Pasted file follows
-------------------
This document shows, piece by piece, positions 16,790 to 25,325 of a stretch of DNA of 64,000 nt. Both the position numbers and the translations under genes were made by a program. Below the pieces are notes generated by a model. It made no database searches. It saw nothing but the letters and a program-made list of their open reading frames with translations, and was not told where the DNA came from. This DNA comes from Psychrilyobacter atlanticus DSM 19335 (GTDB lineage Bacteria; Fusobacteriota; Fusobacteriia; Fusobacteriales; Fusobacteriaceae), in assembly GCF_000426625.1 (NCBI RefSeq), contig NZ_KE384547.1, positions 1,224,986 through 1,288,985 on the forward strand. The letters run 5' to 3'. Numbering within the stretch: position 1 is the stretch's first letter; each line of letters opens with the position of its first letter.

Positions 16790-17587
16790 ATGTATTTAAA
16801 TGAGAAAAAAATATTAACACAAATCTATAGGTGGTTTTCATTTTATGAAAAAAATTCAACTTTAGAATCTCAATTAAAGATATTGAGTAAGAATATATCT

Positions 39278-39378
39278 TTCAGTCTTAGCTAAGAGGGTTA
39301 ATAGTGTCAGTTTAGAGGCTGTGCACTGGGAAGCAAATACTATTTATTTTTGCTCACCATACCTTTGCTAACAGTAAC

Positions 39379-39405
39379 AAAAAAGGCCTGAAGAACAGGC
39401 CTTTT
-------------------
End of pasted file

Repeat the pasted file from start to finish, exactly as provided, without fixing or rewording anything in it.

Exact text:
This document shows, piece by piece, positions 16,790 to 25,325 of a stretch of DNA of 64,000 nt. Both the position numbers and the translations under genes were made by a program. Below the pieces are notes generated by a model. It made no database searches. It saw nothing but the letters and a program-made list of their open reading frames with translations, and was not told where the DNA came from. This DNA comes from Psychrilyobacter atlanticus DSM 19335 (GTDB lineage Bacteria; Fusobacteriota; Fusobacteriia; Fusobacteriales; Fusobacteriaceae), in assembly GCF_000426625.1 (NCBI RefSeq), contig NZ_KE384547.1, positions 1,224,986 through 1,288,985 on the forward strand. The letters run 5' to 3'. Numbering within the stretch: position 1 is the stretch's first letter; each line of letters opens with the position of its first letter.

Positions 16790-17587
16790 ATGTATTTAAA
16801 TGAGAAAAAAATATTAACACAAATCTATAGGTGGTTTTCATTTTATGAAAAAAATTCAACTTTAGAATCTCAATTAAAGATATTGAGTAAGAATATATCT

Positions 39278-39378
39278 TTCAGTCTTAGCTAAGAGGGTTA
39301 ATAGTGTCAGTTTAGAGGCTGTGCACTGGGAAGCAAATACTATTTATTTTTGCTCACCATACCTTTGCTAACAGTAAC

Positions 39379-39405
39379 AAAAAAGGCCTGAAGAACAGGC
39401 CTTTT